The photo was taken inside a factory where LED screens are made in Shanghai, China
The photo was taken inside a factory where LED screens are made in Shanghai, China. It shows the interior of a warehouse where the manufacture of the screens is completed and they are packaged. In the background, there is a wall with three large windows of different sizes. A curtain is drawn over one of the windows, the blinds are partially lowered. Outside, it is dark, as night has fallen. In the centre of the image is a large LED screen that has been switched on. It is positioned horizontally on a table. There is no image on it, its surface is white, you can make out the design of a grid. The screen is surrounded by large tables with bits of paper and boxes of various sizes on them. Transparent sheets of plastic seem to emerge from inside some of the boxes. Near the screen is a young woman. She is standing, staring towards the camera through glasses with thick lenses. The screen illuminates her face and part of her body, which is half-hidden behind the table. She is wearing a green sports jacket with dark shoulders. One her hands is touching the screen and the other her stomach.
The research was conducted based on the Alibaba online e-commerce platform and explored the logics of communication that emerge from it. The aim was to analyse the exchange of information mediated by algorithms that seek to determine every type of interaction and hence every type of affect. The research was exhaustive and began with tentative contact and exchanges with Sunny Zhu, a commercial agent for a technology company in Shanghai, and his avatar. To an extent, they embodied the control that social media companies exercise over reality, deciding what type of information and what kind of image we are able to access. The almost fortuitous encounter with an enigmatic and heartrending image was the catalyst for the sculptural group that seeks to explore the logics of the affects and of memory which, in a way, survive the barrenness of contemporary images.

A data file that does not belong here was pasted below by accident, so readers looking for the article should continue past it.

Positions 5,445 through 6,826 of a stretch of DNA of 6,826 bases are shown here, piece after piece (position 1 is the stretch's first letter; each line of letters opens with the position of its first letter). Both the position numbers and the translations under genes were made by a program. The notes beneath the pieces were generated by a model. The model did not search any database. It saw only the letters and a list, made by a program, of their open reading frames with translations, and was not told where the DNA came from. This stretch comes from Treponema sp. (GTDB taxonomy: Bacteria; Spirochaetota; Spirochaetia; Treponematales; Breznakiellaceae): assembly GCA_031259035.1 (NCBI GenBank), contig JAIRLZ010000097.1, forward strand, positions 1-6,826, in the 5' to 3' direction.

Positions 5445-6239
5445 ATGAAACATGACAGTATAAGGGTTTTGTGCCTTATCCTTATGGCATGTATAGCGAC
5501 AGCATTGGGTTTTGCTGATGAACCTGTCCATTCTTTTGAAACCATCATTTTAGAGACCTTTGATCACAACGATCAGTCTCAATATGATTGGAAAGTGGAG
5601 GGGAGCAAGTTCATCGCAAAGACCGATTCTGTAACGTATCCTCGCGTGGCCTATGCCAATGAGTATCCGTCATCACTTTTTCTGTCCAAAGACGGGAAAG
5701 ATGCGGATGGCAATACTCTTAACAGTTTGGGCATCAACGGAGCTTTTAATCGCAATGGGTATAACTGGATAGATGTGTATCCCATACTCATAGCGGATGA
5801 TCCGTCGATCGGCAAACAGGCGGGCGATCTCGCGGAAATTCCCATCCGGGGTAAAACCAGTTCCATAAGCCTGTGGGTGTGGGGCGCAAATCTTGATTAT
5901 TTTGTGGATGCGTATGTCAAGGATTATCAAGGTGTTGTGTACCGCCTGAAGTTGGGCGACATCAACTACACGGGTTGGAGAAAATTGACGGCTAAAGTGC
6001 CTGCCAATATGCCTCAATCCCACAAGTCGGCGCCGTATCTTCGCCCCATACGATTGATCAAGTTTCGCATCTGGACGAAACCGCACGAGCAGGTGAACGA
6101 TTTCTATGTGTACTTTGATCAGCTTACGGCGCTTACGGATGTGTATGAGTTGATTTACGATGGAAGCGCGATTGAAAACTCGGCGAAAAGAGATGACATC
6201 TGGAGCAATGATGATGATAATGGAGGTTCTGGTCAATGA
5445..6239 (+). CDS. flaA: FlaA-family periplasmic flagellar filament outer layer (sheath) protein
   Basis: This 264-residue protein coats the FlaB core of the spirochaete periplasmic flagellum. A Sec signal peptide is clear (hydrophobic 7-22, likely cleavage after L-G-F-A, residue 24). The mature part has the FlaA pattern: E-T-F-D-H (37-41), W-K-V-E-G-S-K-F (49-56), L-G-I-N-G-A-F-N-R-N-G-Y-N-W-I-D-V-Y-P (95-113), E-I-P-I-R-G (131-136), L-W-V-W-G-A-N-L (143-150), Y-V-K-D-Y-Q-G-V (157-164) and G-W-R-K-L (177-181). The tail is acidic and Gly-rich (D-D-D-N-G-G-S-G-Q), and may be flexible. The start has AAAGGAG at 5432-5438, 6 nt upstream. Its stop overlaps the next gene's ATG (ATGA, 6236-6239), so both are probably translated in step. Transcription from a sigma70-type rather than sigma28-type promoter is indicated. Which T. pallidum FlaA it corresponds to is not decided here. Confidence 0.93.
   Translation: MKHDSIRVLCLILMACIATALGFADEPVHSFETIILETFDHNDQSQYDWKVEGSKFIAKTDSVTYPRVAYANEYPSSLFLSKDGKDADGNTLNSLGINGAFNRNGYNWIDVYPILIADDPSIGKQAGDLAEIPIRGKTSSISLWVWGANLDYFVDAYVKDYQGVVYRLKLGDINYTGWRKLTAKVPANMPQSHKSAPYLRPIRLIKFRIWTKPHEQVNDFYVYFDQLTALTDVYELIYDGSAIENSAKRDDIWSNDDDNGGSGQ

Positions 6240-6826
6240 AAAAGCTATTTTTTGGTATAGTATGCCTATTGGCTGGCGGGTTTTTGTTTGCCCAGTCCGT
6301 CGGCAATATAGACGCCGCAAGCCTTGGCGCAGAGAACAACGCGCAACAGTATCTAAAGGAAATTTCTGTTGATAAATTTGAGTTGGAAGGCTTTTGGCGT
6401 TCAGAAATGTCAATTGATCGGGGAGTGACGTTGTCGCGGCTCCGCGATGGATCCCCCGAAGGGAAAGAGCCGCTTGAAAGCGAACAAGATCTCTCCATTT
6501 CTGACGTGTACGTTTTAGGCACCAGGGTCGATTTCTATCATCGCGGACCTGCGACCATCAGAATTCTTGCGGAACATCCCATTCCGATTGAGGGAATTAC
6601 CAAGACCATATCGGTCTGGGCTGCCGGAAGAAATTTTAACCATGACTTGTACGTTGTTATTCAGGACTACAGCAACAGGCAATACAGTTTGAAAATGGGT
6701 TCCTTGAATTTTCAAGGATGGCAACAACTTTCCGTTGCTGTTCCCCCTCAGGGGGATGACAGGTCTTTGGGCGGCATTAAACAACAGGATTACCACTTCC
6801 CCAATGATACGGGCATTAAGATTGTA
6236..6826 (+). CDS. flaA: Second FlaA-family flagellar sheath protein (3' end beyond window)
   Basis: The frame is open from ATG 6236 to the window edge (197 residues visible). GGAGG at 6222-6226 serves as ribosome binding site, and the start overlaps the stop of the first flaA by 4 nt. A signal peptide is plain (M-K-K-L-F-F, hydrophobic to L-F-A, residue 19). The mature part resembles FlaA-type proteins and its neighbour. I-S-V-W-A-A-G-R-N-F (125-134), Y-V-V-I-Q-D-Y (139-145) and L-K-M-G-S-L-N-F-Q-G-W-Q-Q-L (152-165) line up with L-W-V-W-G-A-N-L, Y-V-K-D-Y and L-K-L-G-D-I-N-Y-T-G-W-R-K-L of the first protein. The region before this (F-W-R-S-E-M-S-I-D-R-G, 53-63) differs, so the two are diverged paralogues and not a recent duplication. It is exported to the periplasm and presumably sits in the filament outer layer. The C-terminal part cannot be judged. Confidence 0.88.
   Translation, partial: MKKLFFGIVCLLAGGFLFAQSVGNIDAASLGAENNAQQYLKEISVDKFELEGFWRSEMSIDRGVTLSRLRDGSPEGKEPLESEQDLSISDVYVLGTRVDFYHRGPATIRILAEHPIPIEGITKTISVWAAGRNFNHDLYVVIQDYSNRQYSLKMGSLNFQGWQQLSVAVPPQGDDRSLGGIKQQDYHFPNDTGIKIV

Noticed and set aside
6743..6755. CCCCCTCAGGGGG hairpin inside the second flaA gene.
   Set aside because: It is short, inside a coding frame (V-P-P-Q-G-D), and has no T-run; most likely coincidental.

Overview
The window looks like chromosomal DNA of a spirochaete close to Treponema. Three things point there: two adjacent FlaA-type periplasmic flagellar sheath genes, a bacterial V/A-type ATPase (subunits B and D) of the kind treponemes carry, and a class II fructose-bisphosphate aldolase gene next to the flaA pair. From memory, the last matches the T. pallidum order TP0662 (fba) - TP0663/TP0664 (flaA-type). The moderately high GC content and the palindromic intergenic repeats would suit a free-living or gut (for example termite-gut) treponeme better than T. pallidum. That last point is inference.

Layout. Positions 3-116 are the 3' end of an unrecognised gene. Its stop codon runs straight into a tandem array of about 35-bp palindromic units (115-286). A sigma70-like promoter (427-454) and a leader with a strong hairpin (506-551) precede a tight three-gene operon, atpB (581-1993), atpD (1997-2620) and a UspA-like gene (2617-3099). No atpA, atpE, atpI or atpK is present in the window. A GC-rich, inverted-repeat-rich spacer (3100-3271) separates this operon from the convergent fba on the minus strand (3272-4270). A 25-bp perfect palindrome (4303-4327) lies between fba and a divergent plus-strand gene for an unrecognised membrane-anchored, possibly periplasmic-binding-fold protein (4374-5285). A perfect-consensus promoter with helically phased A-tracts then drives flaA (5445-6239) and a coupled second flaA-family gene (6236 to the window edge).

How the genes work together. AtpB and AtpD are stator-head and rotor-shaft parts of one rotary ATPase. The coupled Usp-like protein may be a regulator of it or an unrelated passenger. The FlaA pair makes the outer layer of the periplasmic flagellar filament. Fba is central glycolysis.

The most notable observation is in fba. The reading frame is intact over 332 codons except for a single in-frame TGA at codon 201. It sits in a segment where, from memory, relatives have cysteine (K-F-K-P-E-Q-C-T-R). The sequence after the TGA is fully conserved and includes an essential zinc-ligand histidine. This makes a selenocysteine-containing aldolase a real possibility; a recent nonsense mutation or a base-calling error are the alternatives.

Julia Varela (Madrid, 1986) has been a part of the Critical Images research programme at the Royal Institute of Art, Stockholm. She holds a BA in Fine Arts and a Master of Arts (Sculpture), awarded by the Royal College of Art, London. Her most recent exhibitions have been held at the Centre Cívic Can Felipa, Barcelona; Galería Joan Prats, Barcelona; Centro de Cultura Contemporánea Condeduque, Madrid; Fundació Suñol, Barcelona; Somerset House, London; Belgrade Cultural Centre; lítost, Prague; Decad, Berlin; Yamakiwa Gallery, Japan; Museum of Contemporary Art KIASMA, Helsinki; Galleri Mejan, Stockholm; Resartis, Melbourne; La Casa Encendida, Madrid; Kunstverein am Rosa-Luxemburg-Platz, Berlin; and the CUL DE SAC Gallery, London. Her research has been supported by a number of institutions and galleries, among them the Generalitat de Catalunya; Spanish Ministry of Culture; Chelsea Arts Club Trust London; Fundación MonteMadrid; and the Museum of Contemporary Art KIASMA, Helsinki. In the field of art education, she realised a master’s degree at the University of Barcelona and has collaborated with a number of centres.